What if, instead, we allow God to lay us out on His workspace where all of our mistakes (and those of others that have affected us) can be honestly acknowledged without justification, minimizing, hiding or hopelessness? It is in this sacred vulnerability that grace, like an endless supply of Tide sticks, is applied; where the stains that seem deeply set and immoveable start smudging and smearing, bringing hope that maybe they aren’t so permanent after all. Because they aren’t. They never will be. Jesus’ sacrifice on the cross made sure of that. No mistake or wrongdoing ever resides outside the powerful cleansing of grace that removes all judgment and condemnation; all shame and regret. They are blotted out for now and always, allowing the pure color of our lives to shine through once again. It is because of this impossibly good and beautiful love, we are freed not only from past mistakes but the fear of future failure, as we come to see that grace is enough to drain the oldest, deepest stains and the newest, rawest ones until they are nothing but a testimony of God’s faithfulness in a life we can inhabit with a greater sense of joyful gratitude than we ever had before grace was needed.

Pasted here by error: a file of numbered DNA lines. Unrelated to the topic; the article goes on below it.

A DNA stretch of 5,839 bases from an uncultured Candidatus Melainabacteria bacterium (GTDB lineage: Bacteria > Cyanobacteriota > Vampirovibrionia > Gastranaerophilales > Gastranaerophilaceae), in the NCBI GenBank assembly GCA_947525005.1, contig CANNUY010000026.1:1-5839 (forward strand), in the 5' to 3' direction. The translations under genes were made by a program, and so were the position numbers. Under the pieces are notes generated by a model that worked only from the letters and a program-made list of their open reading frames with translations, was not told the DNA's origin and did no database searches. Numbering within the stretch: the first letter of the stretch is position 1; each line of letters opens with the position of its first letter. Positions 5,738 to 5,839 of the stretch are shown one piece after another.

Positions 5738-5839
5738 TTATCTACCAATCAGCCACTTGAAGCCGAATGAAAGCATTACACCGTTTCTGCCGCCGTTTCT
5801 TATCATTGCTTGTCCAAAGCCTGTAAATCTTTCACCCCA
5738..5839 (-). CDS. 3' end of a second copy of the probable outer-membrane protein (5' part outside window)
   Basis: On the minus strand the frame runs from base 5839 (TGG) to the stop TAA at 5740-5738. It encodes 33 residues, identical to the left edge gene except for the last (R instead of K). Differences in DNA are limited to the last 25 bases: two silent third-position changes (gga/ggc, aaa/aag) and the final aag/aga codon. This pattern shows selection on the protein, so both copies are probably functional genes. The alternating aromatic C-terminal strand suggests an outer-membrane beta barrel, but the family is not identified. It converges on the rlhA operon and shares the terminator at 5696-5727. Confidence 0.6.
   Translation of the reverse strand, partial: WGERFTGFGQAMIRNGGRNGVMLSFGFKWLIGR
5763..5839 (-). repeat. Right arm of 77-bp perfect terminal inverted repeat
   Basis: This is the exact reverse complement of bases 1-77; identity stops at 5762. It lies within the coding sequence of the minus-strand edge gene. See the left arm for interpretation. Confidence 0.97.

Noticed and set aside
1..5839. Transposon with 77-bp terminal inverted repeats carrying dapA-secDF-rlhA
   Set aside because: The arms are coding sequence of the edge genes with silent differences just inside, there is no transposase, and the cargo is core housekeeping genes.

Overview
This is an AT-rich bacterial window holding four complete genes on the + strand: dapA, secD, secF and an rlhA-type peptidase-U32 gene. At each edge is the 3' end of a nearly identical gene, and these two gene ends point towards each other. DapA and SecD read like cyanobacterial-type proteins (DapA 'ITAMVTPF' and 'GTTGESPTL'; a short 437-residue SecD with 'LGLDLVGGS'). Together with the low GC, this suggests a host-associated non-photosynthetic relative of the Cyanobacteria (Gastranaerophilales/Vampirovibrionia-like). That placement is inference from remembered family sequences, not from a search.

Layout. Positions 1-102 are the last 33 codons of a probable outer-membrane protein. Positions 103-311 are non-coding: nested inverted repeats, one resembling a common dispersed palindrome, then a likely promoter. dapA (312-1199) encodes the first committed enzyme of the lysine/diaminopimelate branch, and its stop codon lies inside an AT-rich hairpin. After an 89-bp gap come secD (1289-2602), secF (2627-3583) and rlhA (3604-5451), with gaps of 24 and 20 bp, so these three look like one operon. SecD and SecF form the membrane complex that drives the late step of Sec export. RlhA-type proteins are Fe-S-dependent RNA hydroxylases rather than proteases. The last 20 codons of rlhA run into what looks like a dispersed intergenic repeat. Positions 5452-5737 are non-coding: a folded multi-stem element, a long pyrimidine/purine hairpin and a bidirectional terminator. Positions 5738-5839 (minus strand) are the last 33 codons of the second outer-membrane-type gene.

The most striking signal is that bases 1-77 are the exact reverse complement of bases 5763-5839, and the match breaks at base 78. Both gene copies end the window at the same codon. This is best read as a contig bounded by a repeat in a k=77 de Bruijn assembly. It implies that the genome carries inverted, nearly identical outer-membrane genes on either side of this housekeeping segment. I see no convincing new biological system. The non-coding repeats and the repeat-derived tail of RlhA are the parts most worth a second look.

Posted by: karanoel | April 12, 2021

What’s in a name?

We recently hosted a bridal shower for my cousin’s twenty-something daughter, Aubrey, of whom I’m very fond. I’m also a fan of her fiance, Rob, whom I first met a couple years ago when they started dating. It was a beautiful day to have a shower and I enjoyed seeing some of my extended family and meeting his.